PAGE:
Hailing from the downtrodden Christian community of Dera Ismail Khan, Qais Javed was determined, right from his childhood, not to follow in his parents’ professional footsteps — both were sanitation workers.
After doing a number of trivial jobs, he finally succeeded in 2007 to find a job as cameraman with Geo News, a leading news channel of the country. His association with Geo News came to an end in 2016 when he decided to start his Facebook page, Ehadnama.
“My life, as compared to my parents’, is far better and hopefully the life of my children would be much better than mine,” he told me in October last year in his hometown. The topic of the discussion was the issue of ‘untouchability’ that religious minorities in Pakistan, especially those associated with sanitation work, are faced with.
But his dream couldn’t come true — he was gunned down in his hometown on December 7, 2020. Hitherto, neither provincial and federal governments nor the journalists’ unions announced any financial support for the children —12-year-old son Ehad and seven-year-old daughter Shabi — he left behind.
The police have yet to make any substantial headway into the crime.
“Qais was a thorough professional and covered a number of terrorist attacks, including the audacious DI Khan jailbreak in July 2009,” recalled Saeedullah Marwat, a former colleague. He remembers Qais not only as a good cameraman always ready for on-the-spot coverage of deadly terrorist attacks, but also an outstanding non-linear editor.
The killing of Qais Javed is not the first case, and for obvious reasons not the last one.
For several years, international media watchdogs such as Reporters Without Borders, Committee to Protect Journalists, International Press Institute and International Federation of Journalists have listed Pakistan as the world’s most dangerous country for journalists.
Freedom Network — a Pakistani media rights watchdog — puts the number of journalists killed in Pakistan since 2000 at over 140.
According to the Freedom Network’s Annual Press Freedom Report 2020, at least 91 cases including seven murders of journalists and a blogger; attacks and other violations against media and its practitioners have been documented in Pakistan over the course of one year — between May 2019 and April 2020 — portraying an alarming climate of intimidation and harassment adversely affecting freedom of expression and access to information in the country.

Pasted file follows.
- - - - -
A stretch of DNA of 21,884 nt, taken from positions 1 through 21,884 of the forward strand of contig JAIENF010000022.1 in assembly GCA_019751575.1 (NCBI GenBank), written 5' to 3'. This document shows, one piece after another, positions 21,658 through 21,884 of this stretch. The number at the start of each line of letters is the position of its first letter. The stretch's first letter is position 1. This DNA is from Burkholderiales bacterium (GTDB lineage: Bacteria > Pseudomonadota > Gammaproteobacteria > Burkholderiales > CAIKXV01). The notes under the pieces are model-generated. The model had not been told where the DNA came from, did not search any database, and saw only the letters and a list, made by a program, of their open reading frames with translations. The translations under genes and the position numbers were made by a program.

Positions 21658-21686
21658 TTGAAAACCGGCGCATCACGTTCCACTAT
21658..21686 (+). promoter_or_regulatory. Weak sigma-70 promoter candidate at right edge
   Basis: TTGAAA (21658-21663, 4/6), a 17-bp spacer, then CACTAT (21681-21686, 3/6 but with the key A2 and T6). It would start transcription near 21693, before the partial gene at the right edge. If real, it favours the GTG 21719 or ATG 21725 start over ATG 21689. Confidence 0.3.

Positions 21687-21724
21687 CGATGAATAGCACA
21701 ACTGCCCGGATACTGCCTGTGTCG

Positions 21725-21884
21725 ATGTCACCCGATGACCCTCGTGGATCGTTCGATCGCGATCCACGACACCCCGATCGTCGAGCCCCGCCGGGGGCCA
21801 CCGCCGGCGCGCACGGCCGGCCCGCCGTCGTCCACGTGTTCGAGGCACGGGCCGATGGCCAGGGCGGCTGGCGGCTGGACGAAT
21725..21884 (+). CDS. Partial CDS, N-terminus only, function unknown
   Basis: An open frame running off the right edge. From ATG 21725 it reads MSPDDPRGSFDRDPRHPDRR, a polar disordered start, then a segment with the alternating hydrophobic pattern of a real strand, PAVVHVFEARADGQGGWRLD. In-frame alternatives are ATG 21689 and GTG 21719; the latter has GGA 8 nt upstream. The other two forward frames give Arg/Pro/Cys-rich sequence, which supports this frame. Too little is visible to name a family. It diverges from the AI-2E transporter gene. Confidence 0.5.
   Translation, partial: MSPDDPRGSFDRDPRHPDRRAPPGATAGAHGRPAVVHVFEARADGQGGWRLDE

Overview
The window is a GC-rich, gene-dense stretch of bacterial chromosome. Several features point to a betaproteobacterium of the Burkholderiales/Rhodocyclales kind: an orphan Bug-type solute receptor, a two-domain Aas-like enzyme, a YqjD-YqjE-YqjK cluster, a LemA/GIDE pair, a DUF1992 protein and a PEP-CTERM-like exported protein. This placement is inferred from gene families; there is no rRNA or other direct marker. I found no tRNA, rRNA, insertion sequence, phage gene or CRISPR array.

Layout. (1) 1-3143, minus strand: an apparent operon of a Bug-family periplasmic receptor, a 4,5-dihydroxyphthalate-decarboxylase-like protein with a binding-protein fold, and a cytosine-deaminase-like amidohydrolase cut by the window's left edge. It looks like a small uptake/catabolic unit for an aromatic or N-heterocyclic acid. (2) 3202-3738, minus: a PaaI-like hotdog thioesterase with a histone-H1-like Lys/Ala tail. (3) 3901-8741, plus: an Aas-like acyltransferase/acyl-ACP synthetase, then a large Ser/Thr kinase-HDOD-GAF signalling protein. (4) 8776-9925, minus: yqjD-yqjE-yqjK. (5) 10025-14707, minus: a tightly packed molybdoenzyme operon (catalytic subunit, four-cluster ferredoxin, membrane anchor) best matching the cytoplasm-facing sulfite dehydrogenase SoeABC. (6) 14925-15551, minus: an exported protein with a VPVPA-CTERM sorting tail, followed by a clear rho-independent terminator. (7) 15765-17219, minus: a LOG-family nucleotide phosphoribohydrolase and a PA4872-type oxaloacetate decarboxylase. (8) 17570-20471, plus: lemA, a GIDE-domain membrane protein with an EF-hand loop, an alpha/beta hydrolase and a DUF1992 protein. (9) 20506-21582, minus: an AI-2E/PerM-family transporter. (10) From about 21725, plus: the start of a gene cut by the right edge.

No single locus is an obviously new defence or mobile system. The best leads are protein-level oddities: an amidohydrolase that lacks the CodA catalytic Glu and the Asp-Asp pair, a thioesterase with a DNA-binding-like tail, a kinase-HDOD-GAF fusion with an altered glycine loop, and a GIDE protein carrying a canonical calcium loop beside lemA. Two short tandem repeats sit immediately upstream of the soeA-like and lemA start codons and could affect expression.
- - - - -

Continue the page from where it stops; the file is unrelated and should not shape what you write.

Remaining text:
The report further states that a relatively new form of persecution and threat has surfaced in materialised in Pakistan in recent years — registering legal cases against journalists and entangling them in litigation as a way of punishment.
Over the course of 2018-19 Freedom Network has succeeded to find out at least 17 legal cases against journalists across Pakistan – the four provinces and the federal capital – for which it has been able to get complete data from them, including copies of the legal notices and police first investigation reports (FIRs) lodged against them and details of the trials.
“Analysis of their data and details of the progress in the legal framework and processes reveal startling insights into Pakistan’s legal system and its inability to provide justice to most journalists who are victims of persecution related to their journalism work,” the report adds.
Talking to Sabaat, Muhammad Aftab Alam — an Islamabad-based lawyer and public policy researcher focusing on media freedom and journalists’ safety — said that during the last two decades, the threat-actors have constantly changed. Before the advent of the war on terror, these were local criminal gangs and individuals journalists were writing stories about.
The threat-actors changed from 2002 onward, as the Taliban and at times security agencies started threatening media persons to get their version of the story highlighted more.
This is why the role of journalists in conflict-hit areas of erstwhile Federally Administered Tribal Areas was just confined to filing news reports, relying on statistics provided either by the militants or the military.
“The threat-actors,” Alam added, “once again changed in 2018 as the state starting persecuting journalists through certain pressure tactics, including unannounced and unprecedented censorship policies.”